I finally watched Your Name (Kimi no Na wa), the biggest film in Japan last year, and I loved it. When the movie came out and was breaking box office records, I started looking into its director, Makoto Shinkai, and really enjoyed everything I watched. Just like the rest of his work, this movie is a visual treat, with the amazing colorscapes you tend to see in all of his movies, and environments that feel so familiar if you’ve spent time in Japan. It’s a great story too, and more complex than I was expecting — and I’m glad I never got spoiled on most of it before watching it.
I’ll start by saying what I didn’t like about this movie, and that’s the distracting breast animations on the two main female characters. But other than that, I had a blast watching this. The animation is beyond slick, and it makes all of the action incredibly stylish to watch. Definitely some of the best CG animation I’ve seen. I also like that the entire movie feels so self-contained, that it all takes place on one of the Gantz “missions.” But I think my favorite thing about the movie are all of the alien designs — inspired by traditional Japanese yokai, they’re really a joy to watch on the screen. I’m not that familiar with the entire Gantz storyline — I’ve seen the live-action movies, which were fine — and this is making me want to get back to reading the manga (I’ve only read the first couple of volumes).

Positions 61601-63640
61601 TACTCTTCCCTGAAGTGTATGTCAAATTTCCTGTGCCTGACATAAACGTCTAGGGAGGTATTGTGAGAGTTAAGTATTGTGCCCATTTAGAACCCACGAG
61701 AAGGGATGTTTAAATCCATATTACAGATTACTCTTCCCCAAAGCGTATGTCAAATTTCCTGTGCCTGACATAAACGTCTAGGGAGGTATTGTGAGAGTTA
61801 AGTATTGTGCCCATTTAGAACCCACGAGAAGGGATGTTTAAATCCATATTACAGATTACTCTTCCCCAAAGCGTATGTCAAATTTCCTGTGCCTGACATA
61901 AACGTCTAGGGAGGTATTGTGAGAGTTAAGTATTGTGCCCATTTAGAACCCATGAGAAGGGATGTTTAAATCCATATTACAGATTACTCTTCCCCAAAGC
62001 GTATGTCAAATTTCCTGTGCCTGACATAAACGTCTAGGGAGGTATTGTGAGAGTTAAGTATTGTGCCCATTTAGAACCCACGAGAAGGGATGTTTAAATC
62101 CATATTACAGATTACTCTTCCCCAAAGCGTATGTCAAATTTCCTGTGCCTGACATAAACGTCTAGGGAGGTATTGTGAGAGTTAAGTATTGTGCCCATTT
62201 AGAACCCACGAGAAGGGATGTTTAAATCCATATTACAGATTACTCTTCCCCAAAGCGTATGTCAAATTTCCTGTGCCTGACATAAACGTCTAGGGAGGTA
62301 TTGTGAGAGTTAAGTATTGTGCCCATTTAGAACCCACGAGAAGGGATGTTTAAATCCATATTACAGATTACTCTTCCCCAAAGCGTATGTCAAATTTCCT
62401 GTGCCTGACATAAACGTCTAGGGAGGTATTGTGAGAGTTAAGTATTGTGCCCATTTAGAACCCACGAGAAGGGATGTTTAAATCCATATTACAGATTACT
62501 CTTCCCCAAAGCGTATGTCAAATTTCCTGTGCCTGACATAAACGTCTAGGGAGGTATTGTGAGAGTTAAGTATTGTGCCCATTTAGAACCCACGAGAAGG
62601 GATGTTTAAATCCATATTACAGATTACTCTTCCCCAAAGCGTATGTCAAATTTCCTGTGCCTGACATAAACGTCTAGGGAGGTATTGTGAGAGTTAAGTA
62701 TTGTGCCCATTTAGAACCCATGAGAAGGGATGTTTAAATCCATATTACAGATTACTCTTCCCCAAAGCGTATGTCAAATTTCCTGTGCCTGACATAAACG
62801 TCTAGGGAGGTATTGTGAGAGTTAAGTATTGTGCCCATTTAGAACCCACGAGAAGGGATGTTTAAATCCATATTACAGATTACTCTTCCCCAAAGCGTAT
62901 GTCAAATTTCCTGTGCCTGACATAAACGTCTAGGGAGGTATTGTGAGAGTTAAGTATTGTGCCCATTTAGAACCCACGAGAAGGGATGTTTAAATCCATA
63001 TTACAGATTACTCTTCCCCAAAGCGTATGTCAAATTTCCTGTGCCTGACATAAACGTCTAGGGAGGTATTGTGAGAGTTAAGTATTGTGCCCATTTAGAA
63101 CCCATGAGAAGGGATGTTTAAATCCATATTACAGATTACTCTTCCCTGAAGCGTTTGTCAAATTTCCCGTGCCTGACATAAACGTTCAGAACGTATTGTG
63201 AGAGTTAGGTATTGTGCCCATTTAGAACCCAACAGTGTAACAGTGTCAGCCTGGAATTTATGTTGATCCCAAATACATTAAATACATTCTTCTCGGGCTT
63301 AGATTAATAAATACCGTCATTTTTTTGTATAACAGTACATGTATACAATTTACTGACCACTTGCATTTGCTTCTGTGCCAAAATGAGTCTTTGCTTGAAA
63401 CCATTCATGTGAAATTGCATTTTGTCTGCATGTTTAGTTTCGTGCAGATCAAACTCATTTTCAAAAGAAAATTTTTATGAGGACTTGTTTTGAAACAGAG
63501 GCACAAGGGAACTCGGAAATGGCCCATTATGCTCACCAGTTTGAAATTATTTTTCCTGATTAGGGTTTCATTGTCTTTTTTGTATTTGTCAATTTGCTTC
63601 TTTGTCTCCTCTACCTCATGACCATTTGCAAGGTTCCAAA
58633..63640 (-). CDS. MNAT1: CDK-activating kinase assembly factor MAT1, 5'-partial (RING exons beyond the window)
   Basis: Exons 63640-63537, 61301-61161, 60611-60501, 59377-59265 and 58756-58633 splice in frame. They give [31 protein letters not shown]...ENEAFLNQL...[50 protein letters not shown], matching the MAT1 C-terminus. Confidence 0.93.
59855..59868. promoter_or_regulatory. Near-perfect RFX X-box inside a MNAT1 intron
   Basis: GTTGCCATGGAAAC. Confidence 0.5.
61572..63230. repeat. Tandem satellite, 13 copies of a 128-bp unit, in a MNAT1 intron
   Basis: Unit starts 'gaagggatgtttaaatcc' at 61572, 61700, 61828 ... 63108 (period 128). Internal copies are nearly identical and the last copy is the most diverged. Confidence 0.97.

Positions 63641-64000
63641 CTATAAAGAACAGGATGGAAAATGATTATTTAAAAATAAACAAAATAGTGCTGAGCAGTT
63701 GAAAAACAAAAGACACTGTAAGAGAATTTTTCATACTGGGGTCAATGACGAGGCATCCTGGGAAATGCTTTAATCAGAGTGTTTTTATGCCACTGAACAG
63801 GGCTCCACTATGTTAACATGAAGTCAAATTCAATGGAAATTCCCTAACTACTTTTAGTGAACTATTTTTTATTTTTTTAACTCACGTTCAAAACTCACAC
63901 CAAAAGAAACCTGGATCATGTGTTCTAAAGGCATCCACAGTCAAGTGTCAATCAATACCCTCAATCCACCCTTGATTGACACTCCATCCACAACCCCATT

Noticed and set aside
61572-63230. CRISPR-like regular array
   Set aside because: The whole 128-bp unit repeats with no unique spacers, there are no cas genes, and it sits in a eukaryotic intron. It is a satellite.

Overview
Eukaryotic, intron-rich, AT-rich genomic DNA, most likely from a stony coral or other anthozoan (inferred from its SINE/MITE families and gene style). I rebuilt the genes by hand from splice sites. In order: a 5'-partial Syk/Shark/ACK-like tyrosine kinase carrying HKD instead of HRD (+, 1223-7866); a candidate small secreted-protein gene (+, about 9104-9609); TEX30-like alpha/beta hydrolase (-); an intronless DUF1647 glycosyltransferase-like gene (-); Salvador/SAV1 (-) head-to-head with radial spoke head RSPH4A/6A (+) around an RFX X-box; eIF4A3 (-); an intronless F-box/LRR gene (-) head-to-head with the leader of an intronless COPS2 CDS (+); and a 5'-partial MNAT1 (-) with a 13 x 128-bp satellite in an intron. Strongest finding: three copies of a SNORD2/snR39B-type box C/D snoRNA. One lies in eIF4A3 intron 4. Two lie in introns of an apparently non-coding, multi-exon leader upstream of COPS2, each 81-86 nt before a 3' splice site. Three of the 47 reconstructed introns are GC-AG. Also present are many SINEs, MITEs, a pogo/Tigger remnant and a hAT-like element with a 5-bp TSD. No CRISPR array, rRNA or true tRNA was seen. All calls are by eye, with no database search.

Looking at the lineup for the Spring 2017 season of anime, I gotta say there’s nothing much that seems to be for me — even less than the winding down Winter 2017 season (the only series that really grabbed me this season was Onihei).